When I want something in another room, I send my son to get it. It’s what kids are for. The best way to get work done is to get someone else to do it for you.
That’s the principle behind investing. When you invest, your money does the heavy lifting. With $25 and a willingness to automatically transfer money into your investment account each month, you can enjoy the benefits of letting your money work.
Get off your assets.
No one likes freeloaders. If someone is sleeping at your place, you at least want them to do the dishes. When your money sits in a savings account, it’s sleeping on the couch without helping out with anything.
You’ll never build the wealth you need for financial freedom if you don’t move your assets. Once you have built up a comfortable emergency fund, stop relying entirely on that savings account and open an investment account. It’s easy enough, even if you only have $25 to start.
Have an open relationship with your money.
Don’t be loyal to one bank account or investment account. It’s ok to work your assets in any way that helps you build wealth.
Start with your company’s tax-advantaged retirement account. If your company offers a 401(k) and you contribute, you’re investing. Use that to your advantage, and take the biggest match possible. Many people don’t think of company retirement plans as investing, but it is.
You don’t need to be a one-account investor, though. If you have the right information, you can open an account with an online discount broker (like TradeKing or E*Trade), robo advisor (like Betterment), or a “traditional” company like Vanguard or Fidelity.
Get your money out there to make an effort with others. I was pleasantly surprised the other day to discover that my regular effort with my money has been paying off. I’ve been contributing to a travel fund, and my money has been busy. It’s worked for me, and with the help of compound interest, is already offering a great return.
When you’re ready to spread a little more canvas with your money, keep the following in mind:
Get personal. You’ll need identifying information to open an investment account. Your name, address, birth date, Social Security number, and bank account information will be needed.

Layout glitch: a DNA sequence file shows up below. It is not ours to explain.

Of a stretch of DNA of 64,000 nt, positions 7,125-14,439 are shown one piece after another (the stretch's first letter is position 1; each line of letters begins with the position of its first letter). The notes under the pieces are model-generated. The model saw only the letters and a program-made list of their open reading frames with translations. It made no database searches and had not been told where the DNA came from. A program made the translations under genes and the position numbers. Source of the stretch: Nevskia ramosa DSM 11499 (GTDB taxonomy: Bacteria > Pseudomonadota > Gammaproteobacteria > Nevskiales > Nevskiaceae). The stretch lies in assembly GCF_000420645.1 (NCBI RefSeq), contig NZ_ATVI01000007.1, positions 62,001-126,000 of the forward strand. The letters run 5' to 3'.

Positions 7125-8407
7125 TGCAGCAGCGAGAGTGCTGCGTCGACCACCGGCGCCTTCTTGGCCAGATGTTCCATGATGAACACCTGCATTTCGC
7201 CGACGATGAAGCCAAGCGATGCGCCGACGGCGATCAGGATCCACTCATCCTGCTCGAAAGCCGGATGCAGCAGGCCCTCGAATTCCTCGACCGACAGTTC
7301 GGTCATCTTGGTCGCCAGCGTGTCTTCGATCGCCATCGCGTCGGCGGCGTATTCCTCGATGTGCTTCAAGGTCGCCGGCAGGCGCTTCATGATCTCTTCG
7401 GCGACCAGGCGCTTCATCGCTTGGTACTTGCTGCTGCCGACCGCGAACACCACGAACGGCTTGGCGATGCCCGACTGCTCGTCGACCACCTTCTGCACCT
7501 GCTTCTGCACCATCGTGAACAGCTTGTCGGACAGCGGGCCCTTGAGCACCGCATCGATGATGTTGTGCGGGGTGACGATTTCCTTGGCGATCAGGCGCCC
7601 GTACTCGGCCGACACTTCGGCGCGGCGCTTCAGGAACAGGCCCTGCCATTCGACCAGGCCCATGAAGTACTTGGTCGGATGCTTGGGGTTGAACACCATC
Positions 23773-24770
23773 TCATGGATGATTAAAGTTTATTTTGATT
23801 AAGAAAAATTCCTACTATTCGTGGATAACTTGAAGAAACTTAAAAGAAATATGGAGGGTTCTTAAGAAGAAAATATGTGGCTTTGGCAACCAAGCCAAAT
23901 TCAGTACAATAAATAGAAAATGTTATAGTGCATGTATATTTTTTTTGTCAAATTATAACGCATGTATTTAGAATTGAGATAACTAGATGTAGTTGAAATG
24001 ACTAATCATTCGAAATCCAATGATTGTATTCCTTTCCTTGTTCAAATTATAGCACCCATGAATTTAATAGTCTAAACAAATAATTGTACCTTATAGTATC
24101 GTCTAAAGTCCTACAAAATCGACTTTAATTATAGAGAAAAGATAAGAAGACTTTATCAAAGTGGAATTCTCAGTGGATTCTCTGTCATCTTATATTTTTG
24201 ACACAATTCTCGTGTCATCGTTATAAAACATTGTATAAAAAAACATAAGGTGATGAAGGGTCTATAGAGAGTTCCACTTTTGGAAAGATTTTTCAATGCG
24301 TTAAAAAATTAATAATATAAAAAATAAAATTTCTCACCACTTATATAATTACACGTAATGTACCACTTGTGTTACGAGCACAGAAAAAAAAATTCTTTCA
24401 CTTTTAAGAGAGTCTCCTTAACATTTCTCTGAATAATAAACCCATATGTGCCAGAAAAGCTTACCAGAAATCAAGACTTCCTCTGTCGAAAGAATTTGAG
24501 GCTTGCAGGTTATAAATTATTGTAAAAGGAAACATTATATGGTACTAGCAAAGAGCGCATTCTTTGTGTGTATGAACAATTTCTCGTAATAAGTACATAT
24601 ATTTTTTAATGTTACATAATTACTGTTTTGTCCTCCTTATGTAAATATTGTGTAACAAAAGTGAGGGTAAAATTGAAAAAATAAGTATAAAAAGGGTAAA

Have your personal information ready. Even if you open an account using the Internet, having it nearby keeps you from being timed out of the session before you’re ready.
Index funds are better to start. They aren’t sexy, but index funds, which follow set groups of stocks, such as the Dow Jones Industrial Average, or the S&P 500, can be an easy way to get the most out of your investing dollar. You don’t have to pick stocks (which can get tricky), and you enjoy instant diversity.
Do it in your sleep. Put your assets to work while you sleep. Schedule automatic transfers from your account to the investment account. Most brokers offer an “automatic investment plan.” Sign up for it. It’s better when things happen while you’re not thinking about.
Start small. Even if you’re broke af, you can still afford to invest. With some discount brokers, it’s possible to automatically invest $50 a month. You eventually need to step it up and show your investment account some love, but starting small gives you the chance to let your money begin. The long your money is at it, the greater the chance you’ll see bigger results down the road.
But you still need to boost your contributions over time. As soon as you can, increase the amount you invest. You don’t want to sit on your assets when you have them. They should be out working hard for you.
The following, from Calculate My Wealth, shows you how you should be working your assets. Start investing $100 per month at age 22, and do it until you’re 65, and here’s what you could have:
Unlike investments, that savings account is definitely a freeloader.